D I O... P A P E R
hate consumer grade digital!
- some strong language.
by Steve Deckert
things don't deserve to live. Surprising is how many of these
things fall into the category of consumer grade digital products. Later
in this rant, I'm going to show you how to permanently fix a Panasonic
does a guy like me who works to perfect the reproduction of music
by inventing audio gear do for fun? I like to
make music and I like to record it. So to that
end, I gathered together my buddies and created a studio
in what was my old wood shop and the Thursday night jam was born.
became a semi-private open jam that revolved around myself (drummer)
and my friend Paul (bass) and whoever we could get to show up. A
slow night would be 4 or 5 of us, a busy night could be 20 people. It was all about spontaneity. We didn't miss a single
Thursday in 10 straight years. I say semi-private because
of incidents like the 48 year old paper boy who liked
to play only Klingon music (Startrek) and the young
lad who discovered Fabreze fabric freshener and started
spraying himself with it every day instead of taking
the host, I got to entertain some ulterior motives that included
recording every session. Most of the time I did a live 2 track
recording that in later years included video. And of course
it became imperative that we get a modest multi-track set up
so everyone could have their own microphone. That way when
some bone head starts choking the crap out of song, I can simply
delete him when I mix it down.
make this happen I had to step up to the plate and purchase an 8
channel digital tape recorder and feed it with expensive hi-grade
VCR/ADAT tapes. We would go through 2 or 3 a night.
worked out fine, except that on playback it always sounded wrong,
the timing and pace were always off. Yea, this digital stuff
is pretty impressive alright. Nevertheless I used it for exactly
1 year, kept it in pristine condition and accumulated about 150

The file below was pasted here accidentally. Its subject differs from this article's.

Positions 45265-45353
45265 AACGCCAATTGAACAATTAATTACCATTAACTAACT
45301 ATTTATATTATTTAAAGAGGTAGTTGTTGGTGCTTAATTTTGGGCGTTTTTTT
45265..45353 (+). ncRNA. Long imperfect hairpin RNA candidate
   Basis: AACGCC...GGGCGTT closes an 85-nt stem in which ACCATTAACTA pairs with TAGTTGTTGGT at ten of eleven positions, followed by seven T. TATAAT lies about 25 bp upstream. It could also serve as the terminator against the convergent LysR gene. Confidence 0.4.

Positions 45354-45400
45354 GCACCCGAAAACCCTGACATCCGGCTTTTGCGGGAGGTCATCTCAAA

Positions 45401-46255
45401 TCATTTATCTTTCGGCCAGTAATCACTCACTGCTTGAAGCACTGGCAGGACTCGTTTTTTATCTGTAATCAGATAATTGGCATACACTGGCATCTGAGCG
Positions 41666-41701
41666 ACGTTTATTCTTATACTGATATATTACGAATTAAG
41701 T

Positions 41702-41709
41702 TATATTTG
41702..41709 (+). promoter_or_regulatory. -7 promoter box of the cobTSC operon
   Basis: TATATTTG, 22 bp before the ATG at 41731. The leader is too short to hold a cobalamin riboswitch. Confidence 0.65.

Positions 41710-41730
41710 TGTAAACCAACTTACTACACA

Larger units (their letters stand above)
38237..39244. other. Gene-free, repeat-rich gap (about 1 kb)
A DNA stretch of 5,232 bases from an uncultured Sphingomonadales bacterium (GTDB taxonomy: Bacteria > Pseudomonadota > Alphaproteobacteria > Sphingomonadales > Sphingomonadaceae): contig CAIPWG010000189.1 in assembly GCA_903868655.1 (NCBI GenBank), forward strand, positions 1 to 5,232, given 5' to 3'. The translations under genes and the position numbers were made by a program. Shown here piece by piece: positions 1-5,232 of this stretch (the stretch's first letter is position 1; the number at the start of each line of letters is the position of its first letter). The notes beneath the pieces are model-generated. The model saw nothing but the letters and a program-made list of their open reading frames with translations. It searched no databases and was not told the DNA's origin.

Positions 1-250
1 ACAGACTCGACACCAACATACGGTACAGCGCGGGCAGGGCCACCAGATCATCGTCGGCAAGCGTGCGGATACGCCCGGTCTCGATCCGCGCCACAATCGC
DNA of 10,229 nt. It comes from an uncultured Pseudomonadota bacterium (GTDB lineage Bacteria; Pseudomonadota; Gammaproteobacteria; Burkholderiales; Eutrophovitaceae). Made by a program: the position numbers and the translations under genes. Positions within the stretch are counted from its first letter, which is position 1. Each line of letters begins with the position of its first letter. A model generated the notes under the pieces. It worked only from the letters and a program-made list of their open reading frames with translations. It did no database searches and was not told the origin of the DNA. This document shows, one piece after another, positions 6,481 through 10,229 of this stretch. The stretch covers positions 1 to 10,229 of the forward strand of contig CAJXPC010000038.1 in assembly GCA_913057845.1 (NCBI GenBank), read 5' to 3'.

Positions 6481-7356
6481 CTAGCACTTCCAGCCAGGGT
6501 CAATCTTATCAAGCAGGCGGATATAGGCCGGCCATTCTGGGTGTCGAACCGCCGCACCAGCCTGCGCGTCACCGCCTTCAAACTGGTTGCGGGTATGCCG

tapes. I rarely had the time during the weekends to sit out
there for hours and mix the stuff down, but that's suppose to be
the beauty of it right... you can wait until you DO have the time
and then mix away.
on the 366th day of ownership, the device decided to display an
error code instead of reading the tape. I looked up the error code
from a list of 12 possible codes. It said tape read error. Well no shit. Then it said under recommended action
to return it to Alessis for service. I then noticed the action
for the other 11 codes said the same thing! So why have the
codes? Wouldn't it be easier to just display the code: F.
U. for every error?
that's been 8 or 9 years ago, and I still have the digital 8 track
ADAT in pristine condition and still can't use it to mix any of
these recordings down, or even hear them!
this device decided (logic) to fail, we went back to live 2 track
on SVHS tape using a hi-fi VCR. An older analog device with
the advantage of being able to put video with the recordings. Eventually
a new digital mixer was purchased along with a lap top to take the
place of the ADAT. This worked much better, however being
a device that operates under Microsoft Windows, it's only a matter
of time before the software to operate the device will fail and